Michigan’s children will be our next scientists, entrepreneurs, teachers, parents, laborers, artists and lawmakers, and our future depends on preparing them for education, work, and life. There is universal agreement that a high-quality K-12 education matters for our future, but our results are not meeting the outcomes we need. By the time poor children are in the 6th grade, they have spent 6,000 fewer hours learning, resulting in gaps in their academic success. By the third grade, white students are well above their peers of color in reading, by the eighth grade those gaps are even larger for math outcomes. High school dropout rates remain higher for Black, Hispanic and American Indian students, and for those facing life challenges like poverty, disability and homelessness.
Years of research and the lived experience of youth and families have taught us that in order to succeed, students need: parents and caregivers who have tools to support their children’s learning at home; trained school professionals who can recognize and respond to students needs; access to basic resources that are essential to learning; and academic tools and pathways that enable their educational success.
Students who begin behind in school remain behind without appropriate
intervention, and other students face life challenges that require additional academic supports, particularly those experiencing foster care, homelessness or juvenile justice.
- Continue to redesign K-12 funding to reflect individual student needs, and increase expectations to ensure that funds are being utilized, through in-school or community-based strategies, to address service needs for student populations who have the lowest graduation rates, including students experiencing foster care, homelessness, juvenile justice, and disability.
- Prioritize policy and investment decisions that will help keep students and their families in school and engaged with classroom learning.
- Provide dedicated state funding to ensure quality after-school programs are available statewide so every student has access to out-of-school opportunities that support their behavior, skills, and school engagement.
- Remove barriers to families affording child care for their school-age children by ensuring that quality after-school and summer learning programs can qualify for child care funds.
- Preserve and expand state support for competency-based education and flexible paths to graduation which provide flexible scheduling, smaller classes, alternative credit bearing options, and post-secondary pathways to students who may struggle to achieve and graduate due to their personal circumstances.
- Build programs that address the specific needs of children, youth and caregivers experiencing foster care, including communications, trauma-informed practice, improved assessment and service provision for developmental and learning delays, and additional flexibility.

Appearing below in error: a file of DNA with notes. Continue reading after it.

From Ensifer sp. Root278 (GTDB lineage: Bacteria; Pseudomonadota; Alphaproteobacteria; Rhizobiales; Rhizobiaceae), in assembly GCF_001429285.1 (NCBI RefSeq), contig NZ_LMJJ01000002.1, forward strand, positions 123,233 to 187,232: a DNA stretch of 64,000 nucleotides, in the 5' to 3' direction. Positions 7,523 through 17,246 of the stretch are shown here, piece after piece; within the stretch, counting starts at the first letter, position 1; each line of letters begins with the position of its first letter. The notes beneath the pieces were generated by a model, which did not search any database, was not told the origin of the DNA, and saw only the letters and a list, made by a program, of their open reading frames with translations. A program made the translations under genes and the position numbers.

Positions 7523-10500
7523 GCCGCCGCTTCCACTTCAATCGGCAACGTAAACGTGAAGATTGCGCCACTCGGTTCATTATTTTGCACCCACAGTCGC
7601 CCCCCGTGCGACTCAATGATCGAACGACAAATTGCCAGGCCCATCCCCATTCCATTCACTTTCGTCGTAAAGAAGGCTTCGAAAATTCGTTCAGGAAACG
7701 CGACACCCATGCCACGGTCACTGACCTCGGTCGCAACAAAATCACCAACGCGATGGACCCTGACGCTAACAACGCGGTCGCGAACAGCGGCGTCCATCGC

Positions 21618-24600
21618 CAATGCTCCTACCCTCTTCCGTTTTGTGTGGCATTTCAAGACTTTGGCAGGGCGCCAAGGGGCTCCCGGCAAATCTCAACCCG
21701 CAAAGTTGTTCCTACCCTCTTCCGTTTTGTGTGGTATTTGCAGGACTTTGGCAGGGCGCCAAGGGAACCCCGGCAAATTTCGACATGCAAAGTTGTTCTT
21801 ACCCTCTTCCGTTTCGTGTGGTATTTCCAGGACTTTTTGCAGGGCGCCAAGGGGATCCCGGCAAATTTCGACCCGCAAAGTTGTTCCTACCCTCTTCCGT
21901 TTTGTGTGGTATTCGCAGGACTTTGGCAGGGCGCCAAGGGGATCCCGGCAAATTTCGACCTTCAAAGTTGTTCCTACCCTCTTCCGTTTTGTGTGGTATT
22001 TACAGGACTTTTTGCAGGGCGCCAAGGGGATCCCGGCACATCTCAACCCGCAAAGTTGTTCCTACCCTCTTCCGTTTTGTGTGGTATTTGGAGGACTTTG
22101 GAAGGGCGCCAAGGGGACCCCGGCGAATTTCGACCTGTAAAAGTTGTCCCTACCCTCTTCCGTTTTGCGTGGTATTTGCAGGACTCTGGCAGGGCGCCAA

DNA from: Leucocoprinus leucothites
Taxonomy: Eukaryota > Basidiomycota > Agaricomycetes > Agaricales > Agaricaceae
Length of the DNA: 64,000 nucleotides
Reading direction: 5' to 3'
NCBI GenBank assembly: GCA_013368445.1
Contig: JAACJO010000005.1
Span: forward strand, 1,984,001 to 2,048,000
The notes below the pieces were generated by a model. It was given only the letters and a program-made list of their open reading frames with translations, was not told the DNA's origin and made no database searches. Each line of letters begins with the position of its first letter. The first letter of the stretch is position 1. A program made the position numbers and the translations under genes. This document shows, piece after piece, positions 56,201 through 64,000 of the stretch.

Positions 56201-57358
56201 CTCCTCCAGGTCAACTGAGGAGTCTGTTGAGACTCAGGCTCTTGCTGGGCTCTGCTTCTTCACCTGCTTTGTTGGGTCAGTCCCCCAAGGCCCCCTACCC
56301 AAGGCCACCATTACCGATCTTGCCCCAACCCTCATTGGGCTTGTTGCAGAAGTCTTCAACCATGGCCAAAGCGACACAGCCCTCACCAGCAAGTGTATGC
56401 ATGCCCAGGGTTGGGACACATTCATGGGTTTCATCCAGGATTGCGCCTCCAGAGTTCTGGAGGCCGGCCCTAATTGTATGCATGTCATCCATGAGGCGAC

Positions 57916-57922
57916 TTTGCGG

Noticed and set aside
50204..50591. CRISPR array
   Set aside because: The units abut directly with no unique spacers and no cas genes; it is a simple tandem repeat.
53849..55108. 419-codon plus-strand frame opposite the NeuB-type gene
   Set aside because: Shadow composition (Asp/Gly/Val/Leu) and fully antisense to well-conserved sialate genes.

Children learn best when their households are able to reinforce lessons from school and effectively interact with schools and other services. Building caregiver skills and improving access to services for families leads to resilient and successful students.
- Preserve and expand state support for adult education programs that provide opportunities for young adults and parents to build literacy skills, earn a GED, and prepare for a career, improving workforce participation and family literacy rates.
- Require regional needs assessments for adult education programs so that additional resources can be appropriately utilized to close service gaps.
- Improve coordination of family skill building initiatives with other services, including coordination of free and affordable child care for adult learners and co-location of supports for children with education and workforce training programs for their parents.
- Leverage expanded investment in Early Literacy Coaches to collect data on barriers that parents/guardians have with implementing legally-required read-at-home plans. Understanding parents’ barriers must inform decision-making.
All students deserve access to teachers, counselors, health professional, social workers and others who are trained to help build important skills and connect with critical academic, health and social supports and services.
- Grow and strengthen the out-of-school learning career pathway in Michigan by expanding access to youth development professional credentials and improving afterschool teacher pay.
- Continue and expand support to schools to ensure access to trained mental health professionals and services on-site and through school-based and school-linked physical and mental health services.
Take a Deeper Dive and explore these Issues Briefs from Michigan’s Children as well as other reports.
Learn how public policy decisions impact Michigan families and their children in these Spotlight stories by Michigan’s Children.